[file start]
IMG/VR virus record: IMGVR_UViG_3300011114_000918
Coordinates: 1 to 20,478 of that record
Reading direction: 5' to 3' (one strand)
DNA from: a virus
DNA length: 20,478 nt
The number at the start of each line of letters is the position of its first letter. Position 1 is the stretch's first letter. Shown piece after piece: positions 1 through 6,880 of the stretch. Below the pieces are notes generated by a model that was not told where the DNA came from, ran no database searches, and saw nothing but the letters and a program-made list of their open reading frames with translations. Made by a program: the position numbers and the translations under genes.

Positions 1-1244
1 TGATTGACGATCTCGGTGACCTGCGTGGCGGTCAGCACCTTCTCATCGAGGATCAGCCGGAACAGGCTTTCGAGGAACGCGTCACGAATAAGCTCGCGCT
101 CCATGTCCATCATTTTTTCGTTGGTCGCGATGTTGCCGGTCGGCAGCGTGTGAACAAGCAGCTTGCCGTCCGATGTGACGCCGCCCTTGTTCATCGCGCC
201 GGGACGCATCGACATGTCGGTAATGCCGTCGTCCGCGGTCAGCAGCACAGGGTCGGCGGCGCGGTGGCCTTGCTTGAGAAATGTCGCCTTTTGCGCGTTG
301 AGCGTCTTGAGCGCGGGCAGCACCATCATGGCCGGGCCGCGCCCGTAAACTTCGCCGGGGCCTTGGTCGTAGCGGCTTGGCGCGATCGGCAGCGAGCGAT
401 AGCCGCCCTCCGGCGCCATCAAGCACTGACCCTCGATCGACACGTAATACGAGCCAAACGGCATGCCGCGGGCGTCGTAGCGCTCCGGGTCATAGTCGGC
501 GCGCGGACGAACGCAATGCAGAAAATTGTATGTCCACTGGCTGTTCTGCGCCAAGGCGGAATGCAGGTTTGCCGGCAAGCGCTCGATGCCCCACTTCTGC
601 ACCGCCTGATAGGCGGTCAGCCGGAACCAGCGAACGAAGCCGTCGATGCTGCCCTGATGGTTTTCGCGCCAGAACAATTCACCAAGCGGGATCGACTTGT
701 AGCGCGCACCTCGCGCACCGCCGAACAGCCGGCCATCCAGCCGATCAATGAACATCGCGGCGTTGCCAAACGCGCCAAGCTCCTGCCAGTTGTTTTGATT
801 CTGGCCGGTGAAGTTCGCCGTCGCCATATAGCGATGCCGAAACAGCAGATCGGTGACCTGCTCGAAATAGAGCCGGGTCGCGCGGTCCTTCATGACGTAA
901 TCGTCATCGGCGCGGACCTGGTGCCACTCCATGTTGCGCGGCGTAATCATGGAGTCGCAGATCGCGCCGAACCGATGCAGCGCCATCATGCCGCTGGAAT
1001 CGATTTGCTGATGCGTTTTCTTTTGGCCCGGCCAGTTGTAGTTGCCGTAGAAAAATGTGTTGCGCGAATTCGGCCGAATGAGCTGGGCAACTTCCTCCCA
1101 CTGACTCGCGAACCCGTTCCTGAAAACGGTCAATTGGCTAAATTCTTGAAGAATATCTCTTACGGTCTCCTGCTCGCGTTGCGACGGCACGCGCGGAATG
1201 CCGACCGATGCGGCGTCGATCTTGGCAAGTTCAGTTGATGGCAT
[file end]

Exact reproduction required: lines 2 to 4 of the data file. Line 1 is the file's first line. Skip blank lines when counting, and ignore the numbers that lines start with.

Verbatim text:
Coordinates: 1 to 20,478 of that record
Reading direction: 5' to 3' (one strand)
DNA from: a virus